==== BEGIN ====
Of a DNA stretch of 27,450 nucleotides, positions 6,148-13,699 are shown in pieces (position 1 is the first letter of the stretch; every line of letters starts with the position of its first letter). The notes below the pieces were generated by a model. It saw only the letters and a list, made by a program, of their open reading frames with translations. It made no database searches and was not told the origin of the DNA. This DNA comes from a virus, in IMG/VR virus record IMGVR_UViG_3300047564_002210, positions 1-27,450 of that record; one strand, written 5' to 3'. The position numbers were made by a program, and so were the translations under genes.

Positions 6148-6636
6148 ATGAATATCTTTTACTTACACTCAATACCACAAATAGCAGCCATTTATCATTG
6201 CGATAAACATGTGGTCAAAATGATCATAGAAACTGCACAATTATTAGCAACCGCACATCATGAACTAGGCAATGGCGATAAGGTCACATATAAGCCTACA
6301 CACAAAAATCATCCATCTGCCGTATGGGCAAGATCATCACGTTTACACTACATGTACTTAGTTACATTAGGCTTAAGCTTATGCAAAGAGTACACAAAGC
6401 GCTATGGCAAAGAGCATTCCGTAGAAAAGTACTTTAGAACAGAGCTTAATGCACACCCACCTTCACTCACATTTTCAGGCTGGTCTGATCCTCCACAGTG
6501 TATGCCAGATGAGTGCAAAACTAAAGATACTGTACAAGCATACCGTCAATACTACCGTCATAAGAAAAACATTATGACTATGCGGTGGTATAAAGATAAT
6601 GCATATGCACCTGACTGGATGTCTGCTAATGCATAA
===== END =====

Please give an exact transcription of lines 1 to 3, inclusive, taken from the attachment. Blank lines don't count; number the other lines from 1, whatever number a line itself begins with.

Of a DNA stretch of 27,450 nucleotides, positions 6,148-13,699 are shown in pieces (position 1 is the first letter of the stretch; every line of letters starts with the position of its first letter). The notes below the pieces were generated by a model. It saw only the letters and a list, made by a program, of their open reading frames with translations. It made no database searches and was not told the origin of the DNA. This DNA comes from a virus, in IMG/VR virus record IMGVR_UViG_3300047564_002210, positions 1-27,450 of that record; one strand, written 5' to 3'. The position numbers were made by a program, and so were the translations under genes.

Positions 6148-6636
6148 ATGAATATCTTTTACTTACACTCAATACCACAAATAGCAGCCATTTATCATTG